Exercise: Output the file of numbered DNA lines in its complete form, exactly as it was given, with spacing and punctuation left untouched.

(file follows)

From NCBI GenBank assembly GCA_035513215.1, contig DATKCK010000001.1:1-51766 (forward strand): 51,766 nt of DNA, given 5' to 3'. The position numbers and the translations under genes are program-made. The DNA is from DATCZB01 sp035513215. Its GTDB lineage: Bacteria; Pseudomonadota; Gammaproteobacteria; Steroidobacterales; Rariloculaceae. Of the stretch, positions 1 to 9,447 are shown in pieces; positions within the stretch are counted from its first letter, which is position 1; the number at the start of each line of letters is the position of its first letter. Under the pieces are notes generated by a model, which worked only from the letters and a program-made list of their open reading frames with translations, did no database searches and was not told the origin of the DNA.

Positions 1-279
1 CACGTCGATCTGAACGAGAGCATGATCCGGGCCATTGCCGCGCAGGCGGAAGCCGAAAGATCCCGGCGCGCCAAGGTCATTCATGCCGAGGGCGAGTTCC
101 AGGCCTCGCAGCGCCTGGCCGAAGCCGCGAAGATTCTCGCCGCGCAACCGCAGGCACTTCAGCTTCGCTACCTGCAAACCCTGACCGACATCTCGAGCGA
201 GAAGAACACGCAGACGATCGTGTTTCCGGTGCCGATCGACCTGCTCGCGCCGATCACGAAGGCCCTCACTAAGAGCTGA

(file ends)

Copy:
From NCBI GenBank assembly GCA_035513215.1, contig DATKCK010000001.1:1-51766 (forward strand): 51,766 nt of DNA, given 5' to 3'. The position numbers and the translations under genes are program-made. The DNA is from DATCZB01 sp035513215. Its GTDB lineage: Bacteria; Pseudomonadota; Gammaproteobacteria; Steroidobacterales; Rariloculaceae. Of the stretch, positions 1 to 9,447 are shown in pieces; positions within the stretch are counted from its first letter, which is position 1; the number at the start of each line of letters is the position of its first letter. Under the pieces are notes generated by a model, which worked only from the letters and a program-made list of their open reading frames with translations, did no database searches and was not told the origin of the DNA.

Positions 1-279
1 CACGTCGATCTGAACGAGAGCATGATCCGGGCCATTGCCGCGCAGGCGGAAGCCGAAAGATCCCGGCGCGCCAAGGTCATTCATGCCGAGGGCGAGTTCC
101 AGGCCTCGCAGCGCCTGGCCGAAGCCGCGAAGATTCTCGCCGCGCAACCGCAGGCACTTCAGCTTCGCTACCTGCAAACCCTGACCGACATCTCGAGCGA
201 GAAGAACACGCAGACGATCGTGTTTCCGGTGCCGATCGACCTGCTCGCGCCGATCACGAAGGCCCTCACTAAGAGCTGA